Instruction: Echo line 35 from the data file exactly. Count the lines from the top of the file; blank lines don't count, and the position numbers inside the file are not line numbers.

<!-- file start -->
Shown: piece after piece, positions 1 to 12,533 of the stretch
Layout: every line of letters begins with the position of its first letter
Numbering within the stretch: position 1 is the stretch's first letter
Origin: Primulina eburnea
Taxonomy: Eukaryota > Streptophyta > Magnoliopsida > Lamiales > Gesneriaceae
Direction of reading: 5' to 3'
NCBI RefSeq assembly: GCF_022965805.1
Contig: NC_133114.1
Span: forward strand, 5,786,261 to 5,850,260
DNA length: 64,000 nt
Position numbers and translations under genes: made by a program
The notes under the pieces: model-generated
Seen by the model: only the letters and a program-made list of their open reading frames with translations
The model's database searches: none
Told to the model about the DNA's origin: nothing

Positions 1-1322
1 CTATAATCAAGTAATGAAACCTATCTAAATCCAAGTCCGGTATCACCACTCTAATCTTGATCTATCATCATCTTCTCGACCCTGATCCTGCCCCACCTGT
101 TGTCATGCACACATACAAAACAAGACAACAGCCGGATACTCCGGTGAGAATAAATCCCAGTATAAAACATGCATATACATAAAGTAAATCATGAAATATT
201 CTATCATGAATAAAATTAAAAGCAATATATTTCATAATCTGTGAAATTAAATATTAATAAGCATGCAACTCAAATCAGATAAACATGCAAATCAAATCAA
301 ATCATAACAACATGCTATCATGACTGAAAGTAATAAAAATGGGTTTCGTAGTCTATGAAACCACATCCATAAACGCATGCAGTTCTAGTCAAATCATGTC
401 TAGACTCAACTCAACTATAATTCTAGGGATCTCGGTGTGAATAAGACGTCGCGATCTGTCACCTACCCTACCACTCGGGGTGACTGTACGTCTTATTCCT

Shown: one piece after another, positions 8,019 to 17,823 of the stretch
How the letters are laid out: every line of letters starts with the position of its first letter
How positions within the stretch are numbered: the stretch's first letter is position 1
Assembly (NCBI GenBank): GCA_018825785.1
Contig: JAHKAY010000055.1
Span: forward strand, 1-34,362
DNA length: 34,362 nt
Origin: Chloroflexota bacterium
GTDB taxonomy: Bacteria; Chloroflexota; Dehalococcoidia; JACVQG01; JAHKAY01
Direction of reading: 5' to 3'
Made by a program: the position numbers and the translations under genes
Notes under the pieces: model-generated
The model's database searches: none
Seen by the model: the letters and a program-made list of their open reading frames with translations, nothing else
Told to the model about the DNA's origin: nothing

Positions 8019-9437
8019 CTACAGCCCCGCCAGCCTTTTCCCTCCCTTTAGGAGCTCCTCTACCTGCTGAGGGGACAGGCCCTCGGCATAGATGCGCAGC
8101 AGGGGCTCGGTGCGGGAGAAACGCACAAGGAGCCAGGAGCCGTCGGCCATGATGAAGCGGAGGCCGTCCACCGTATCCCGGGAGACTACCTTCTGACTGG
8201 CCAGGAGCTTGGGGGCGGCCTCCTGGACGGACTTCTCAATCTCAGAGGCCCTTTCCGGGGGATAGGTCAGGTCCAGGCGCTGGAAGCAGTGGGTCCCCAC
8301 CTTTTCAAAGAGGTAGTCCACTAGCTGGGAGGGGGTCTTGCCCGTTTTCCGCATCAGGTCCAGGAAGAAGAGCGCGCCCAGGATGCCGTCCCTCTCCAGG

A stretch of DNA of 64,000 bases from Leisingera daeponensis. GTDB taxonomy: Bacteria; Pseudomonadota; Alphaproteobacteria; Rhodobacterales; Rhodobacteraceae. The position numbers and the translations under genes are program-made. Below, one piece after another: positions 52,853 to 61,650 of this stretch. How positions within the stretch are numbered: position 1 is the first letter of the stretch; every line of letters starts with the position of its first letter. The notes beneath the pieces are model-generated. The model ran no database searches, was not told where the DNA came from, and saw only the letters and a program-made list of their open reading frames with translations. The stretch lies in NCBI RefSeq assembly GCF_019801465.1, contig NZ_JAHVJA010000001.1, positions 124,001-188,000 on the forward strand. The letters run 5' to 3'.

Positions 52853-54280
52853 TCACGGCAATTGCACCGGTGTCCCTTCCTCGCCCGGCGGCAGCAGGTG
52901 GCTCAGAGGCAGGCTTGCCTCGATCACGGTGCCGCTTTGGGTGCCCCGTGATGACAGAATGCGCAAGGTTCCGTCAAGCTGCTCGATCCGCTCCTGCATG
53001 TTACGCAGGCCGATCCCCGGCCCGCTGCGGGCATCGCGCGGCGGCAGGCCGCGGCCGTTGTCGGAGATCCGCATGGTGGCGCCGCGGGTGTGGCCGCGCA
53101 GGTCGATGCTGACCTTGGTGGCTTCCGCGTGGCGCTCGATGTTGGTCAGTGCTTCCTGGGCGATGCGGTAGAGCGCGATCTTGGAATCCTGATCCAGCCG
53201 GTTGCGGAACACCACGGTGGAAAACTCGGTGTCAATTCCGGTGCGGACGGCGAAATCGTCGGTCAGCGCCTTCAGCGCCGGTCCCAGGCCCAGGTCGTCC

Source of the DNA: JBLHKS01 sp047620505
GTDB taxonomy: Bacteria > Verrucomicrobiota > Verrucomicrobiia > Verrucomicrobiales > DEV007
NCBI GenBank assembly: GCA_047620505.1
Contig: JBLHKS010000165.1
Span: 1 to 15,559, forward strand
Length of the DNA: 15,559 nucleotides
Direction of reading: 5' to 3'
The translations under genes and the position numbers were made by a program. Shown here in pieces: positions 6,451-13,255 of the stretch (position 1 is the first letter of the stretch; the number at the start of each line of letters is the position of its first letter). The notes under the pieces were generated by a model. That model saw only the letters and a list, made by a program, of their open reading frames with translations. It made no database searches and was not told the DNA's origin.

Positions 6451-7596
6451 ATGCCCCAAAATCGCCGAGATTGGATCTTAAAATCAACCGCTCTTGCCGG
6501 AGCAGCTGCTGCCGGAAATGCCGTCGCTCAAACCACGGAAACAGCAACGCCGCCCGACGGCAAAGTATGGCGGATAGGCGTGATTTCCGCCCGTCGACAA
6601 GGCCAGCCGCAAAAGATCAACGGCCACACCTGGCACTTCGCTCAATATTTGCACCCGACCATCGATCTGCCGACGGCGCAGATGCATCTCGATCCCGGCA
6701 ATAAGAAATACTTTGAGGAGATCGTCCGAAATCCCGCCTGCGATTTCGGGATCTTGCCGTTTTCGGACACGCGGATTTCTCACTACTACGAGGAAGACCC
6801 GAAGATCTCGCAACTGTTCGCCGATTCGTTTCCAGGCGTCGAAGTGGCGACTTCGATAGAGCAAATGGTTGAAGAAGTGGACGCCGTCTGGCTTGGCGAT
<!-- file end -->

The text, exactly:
Seen by the model: the letters and a program-made list of their open reading frames with translations, nothing else